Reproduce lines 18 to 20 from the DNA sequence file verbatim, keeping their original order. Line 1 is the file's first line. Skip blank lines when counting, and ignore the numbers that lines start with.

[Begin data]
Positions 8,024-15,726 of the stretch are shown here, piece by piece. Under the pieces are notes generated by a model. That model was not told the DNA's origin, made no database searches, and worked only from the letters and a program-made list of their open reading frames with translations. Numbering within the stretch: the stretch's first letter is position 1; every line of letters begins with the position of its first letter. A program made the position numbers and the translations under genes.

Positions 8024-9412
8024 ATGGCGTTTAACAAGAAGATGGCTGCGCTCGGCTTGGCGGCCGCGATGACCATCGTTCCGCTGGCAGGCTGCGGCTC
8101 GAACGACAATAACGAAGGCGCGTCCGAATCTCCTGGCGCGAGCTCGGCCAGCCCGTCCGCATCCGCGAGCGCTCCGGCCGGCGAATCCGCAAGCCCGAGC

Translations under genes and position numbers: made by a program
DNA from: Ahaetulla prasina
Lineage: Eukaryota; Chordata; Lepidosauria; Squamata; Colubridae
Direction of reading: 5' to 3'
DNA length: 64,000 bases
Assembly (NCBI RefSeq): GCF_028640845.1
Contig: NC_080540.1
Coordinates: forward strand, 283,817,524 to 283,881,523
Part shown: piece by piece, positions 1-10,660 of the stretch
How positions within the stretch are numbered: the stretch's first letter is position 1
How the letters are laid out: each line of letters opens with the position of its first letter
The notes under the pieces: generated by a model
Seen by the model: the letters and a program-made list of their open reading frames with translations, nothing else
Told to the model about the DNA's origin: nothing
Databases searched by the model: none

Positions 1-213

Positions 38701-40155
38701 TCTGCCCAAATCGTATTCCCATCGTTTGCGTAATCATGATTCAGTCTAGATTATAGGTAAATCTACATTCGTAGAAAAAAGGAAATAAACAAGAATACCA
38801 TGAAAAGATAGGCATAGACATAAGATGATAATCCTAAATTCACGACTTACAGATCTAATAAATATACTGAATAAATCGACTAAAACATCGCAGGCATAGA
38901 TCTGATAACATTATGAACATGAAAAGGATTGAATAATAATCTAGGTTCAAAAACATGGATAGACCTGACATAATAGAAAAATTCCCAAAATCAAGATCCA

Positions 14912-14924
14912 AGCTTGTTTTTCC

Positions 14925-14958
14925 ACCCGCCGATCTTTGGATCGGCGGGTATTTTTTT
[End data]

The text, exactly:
Told to the model about the DNA's origin: nothing
Databases searched by the model: none

Positions 1-213